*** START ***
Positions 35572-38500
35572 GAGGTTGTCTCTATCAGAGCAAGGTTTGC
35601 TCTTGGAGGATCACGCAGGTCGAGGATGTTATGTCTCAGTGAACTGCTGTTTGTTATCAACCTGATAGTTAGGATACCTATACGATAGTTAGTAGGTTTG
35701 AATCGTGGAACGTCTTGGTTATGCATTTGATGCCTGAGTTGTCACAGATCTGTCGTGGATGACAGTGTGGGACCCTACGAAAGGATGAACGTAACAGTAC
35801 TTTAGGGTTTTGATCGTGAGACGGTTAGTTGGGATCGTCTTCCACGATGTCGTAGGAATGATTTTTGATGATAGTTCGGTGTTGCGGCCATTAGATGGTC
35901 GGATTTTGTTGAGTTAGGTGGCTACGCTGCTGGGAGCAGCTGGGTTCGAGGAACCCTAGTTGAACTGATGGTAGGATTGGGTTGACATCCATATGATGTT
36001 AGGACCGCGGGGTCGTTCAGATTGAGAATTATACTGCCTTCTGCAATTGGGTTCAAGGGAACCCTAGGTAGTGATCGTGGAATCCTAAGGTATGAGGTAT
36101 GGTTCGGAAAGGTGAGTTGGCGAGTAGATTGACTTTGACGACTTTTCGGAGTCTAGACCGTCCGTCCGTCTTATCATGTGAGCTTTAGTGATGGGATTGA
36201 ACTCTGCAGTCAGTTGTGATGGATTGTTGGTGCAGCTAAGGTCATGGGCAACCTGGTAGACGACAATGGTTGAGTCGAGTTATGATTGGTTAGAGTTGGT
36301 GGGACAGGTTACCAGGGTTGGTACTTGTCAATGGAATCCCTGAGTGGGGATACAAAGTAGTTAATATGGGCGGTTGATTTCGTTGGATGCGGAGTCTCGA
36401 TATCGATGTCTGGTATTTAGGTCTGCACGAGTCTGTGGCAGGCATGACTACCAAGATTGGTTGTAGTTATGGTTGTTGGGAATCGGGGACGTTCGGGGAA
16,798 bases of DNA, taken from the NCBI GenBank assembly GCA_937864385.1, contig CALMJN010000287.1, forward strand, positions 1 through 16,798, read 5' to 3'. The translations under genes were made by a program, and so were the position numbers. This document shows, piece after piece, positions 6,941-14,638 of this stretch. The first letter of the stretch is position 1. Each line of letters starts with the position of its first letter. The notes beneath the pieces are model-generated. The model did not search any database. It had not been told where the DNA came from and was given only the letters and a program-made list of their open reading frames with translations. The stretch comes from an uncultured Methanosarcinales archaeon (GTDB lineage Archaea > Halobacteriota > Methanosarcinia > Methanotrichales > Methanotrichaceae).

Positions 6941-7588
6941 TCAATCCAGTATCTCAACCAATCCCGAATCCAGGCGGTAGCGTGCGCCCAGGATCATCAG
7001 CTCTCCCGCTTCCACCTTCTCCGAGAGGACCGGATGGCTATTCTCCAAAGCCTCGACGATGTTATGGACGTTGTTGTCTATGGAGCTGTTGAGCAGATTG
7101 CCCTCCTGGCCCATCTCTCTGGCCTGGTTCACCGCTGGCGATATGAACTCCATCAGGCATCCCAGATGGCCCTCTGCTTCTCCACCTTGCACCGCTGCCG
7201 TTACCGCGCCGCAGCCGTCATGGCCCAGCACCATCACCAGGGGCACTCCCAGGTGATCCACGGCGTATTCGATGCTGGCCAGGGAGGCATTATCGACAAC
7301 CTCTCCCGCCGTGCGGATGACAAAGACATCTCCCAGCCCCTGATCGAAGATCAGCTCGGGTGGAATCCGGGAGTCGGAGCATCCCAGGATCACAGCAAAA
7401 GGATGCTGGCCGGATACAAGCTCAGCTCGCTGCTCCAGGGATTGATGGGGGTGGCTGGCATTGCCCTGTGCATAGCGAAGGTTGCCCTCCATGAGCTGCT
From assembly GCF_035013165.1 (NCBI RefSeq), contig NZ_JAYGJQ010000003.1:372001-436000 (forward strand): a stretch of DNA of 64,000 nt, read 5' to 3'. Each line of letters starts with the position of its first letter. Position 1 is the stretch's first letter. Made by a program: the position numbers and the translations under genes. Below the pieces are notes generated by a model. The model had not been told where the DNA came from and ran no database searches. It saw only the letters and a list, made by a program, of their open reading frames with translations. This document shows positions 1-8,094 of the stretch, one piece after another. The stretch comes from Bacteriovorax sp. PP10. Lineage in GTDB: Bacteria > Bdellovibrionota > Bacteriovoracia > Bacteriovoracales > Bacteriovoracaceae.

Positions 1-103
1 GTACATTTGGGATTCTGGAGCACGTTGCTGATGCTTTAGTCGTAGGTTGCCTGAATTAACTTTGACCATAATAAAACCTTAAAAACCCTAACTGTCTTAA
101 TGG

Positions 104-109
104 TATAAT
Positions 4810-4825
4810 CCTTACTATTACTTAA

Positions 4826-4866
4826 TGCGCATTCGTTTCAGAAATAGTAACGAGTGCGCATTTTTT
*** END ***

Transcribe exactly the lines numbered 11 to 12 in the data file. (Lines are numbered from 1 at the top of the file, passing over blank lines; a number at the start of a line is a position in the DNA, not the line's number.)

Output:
36401 TATCGATGTCTGGTATTTAGGTCTGCACGAGTCTGTGGCAGGCATGACTACCAAGATTGGTTGTAGTTATGGTTGTTGGGAATCGGGGACGTTCGGGGAA
16,798 bases of DNA, taken from the NCBI GenBank assembly GCA_937864385.1, contig CALMJN010000287.1, forward strand, positions 1 through 16,798, read 5' to 3'. The translations under genes were made by a program, and so were the position numbers. This document shows, piece after piece, positions 6,941-14,638 of this stretch. The first letter of the stretch is position 1. Each line of letters starts with the position of its first letter. The notes beneath the pieces are model-generated. The model did not search any database. It had not been told where the DNA came from and was given only the letters and a program-made list of their open reading frames with translations. The stretch comes from an uncultured Methanosarcinales archaeon (GTDB lineage Archaea > Halobacteriota > Methanosarcinia > Methanotrichales > Methanotrichaceae).